A party’s control of the driver may be sufficient to create liability, regardless of whether the controlling party is found to be a motor carrier. For example, in Arvizu v. Estate of Puckett (2012), Puckett Auto Sales bought used cars and sold them at public auctions. After one of Puckett’s vehicles did not sell, Puckett instructed Montgomery County Auto Auction (MCAA) to deliver it to another auction house. The crash occurred while MCAA’s employee, Edward Cantu was in transit in the vehicle to the other auction house.

Even though Cantu was not Puckett’s employee, the Texas Supreme Court found that Puckett could be liable for Cantu’s negligence because MCAA worked for Puckett, and Puckett controlled the details of the mission. The court reasoned that Puckett was vicariously liable for a “sub-agency relationship” between Cantu and Puckett.

In addition to identifying all potential parties, it is important to investigate all possible sources of insurance coverage.   At a minimum, this includes: 1. coverage provided to the owner-operator of the tractor and trailer equipment, 2. coverage provided to the carrier that leases the tractor and trailer equipment, and 3. coverage provided for the equipment itself — the tractor and trailer equipment.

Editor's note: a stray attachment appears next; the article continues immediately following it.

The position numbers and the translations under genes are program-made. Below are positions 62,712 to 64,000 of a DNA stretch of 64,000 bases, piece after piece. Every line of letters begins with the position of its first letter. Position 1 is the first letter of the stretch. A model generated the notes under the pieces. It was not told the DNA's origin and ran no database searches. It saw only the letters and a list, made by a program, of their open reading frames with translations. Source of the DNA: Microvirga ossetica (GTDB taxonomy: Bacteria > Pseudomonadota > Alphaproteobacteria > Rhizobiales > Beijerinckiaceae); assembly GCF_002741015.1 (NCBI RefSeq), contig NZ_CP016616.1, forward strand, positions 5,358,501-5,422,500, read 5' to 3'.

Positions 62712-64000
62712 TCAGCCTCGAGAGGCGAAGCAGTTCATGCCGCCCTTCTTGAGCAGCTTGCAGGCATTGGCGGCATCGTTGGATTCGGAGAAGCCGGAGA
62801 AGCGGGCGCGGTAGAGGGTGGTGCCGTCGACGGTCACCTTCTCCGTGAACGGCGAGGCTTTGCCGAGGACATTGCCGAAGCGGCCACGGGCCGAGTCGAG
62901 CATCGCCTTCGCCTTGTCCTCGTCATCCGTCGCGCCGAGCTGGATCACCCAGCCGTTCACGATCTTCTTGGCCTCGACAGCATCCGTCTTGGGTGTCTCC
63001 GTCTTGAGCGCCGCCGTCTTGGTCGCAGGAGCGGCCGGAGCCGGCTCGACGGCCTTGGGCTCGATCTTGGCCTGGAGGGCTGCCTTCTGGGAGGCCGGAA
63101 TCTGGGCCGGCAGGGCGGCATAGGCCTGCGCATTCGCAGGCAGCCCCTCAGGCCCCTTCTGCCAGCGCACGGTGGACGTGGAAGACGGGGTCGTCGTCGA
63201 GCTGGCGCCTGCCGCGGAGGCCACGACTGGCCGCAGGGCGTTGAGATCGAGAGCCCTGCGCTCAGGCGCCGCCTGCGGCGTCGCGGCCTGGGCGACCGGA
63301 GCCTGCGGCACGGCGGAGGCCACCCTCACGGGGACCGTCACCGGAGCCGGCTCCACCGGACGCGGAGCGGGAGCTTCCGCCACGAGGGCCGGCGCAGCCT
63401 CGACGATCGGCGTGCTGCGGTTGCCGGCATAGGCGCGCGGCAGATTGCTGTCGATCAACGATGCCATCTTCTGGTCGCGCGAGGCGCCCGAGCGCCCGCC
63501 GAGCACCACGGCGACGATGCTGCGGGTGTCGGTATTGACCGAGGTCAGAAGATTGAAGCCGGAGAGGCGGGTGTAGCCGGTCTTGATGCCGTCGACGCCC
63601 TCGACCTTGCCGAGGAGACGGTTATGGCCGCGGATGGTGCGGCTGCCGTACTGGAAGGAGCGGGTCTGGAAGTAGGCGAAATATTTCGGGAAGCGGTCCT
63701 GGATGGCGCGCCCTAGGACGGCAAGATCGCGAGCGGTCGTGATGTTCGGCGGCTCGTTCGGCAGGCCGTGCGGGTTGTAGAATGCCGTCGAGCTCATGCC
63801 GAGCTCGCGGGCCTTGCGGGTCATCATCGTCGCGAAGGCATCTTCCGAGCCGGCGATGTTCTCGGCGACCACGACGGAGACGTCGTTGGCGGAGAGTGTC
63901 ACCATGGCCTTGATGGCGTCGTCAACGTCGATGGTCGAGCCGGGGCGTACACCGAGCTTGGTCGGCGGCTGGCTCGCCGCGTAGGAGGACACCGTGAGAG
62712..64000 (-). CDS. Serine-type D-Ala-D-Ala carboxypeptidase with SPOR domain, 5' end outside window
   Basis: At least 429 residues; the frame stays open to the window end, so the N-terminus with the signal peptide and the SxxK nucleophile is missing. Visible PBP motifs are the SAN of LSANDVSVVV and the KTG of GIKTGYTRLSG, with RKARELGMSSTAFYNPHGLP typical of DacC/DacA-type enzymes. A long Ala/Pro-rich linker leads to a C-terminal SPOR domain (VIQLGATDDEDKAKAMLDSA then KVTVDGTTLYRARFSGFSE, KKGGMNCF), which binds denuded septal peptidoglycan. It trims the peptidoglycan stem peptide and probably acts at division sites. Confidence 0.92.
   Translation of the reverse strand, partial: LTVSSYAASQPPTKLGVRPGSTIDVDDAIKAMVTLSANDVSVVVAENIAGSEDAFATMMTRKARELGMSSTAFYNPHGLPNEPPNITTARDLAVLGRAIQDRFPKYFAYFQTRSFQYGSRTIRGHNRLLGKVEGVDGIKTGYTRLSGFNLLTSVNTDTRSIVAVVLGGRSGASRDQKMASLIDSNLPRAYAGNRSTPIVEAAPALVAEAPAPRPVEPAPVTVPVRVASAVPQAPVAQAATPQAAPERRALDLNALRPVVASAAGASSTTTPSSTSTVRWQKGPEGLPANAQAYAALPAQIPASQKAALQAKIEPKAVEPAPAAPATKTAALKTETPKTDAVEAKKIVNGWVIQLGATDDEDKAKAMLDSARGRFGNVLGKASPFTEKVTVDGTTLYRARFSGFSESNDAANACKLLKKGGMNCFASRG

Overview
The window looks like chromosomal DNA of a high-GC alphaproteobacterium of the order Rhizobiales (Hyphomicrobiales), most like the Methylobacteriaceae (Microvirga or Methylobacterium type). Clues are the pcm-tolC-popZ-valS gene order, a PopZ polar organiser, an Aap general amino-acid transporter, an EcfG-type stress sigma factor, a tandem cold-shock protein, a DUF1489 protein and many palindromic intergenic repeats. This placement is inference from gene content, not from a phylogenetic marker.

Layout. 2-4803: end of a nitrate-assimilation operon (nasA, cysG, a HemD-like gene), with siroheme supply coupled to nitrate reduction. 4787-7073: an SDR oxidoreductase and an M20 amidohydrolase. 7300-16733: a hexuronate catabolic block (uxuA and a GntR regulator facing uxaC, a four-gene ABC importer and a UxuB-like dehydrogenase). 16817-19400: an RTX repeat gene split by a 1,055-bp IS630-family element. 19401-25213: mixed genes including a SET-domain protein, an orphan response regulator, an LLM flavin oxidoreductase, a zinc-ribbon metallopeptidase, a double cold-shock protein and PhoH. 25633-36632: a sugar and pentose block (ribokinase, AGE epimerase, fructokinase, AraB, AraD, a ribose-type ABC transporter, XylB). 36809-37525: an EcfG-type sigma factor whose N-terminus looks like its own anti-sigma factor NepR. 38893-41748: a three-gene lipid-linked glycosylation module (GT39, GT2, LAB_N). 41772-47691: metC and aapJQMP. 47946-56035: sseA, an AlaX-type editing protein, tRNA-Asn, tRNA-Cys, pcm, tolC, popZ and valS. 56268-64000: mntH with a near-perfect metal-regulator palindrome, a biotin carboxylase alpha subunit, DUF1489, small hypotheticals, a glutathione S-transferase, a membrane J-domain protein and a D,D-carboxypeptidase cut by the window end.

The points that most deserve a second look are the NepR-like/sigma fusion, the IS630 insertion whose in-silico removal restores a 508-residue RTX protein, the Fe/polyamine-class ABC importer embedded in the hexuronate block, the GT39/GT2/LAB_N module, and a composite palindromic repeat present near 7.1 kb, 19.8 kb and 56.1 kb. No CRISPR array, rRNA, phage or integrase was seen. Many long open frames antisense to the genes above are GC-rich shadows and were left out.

The owner-operator’s insurance coverage generally is “bobtail,” or “non-trucking use” coverage.  “Bobtailing” is driving a tractor without an attached trailer. Generally, this coverage includes only non-trucking operations, and there is a “business use” exclusion for operations occurring while the equipment is being used to carry property for any business, or while the equipment is being used in the business of anyone to whom the auto is leased or rented.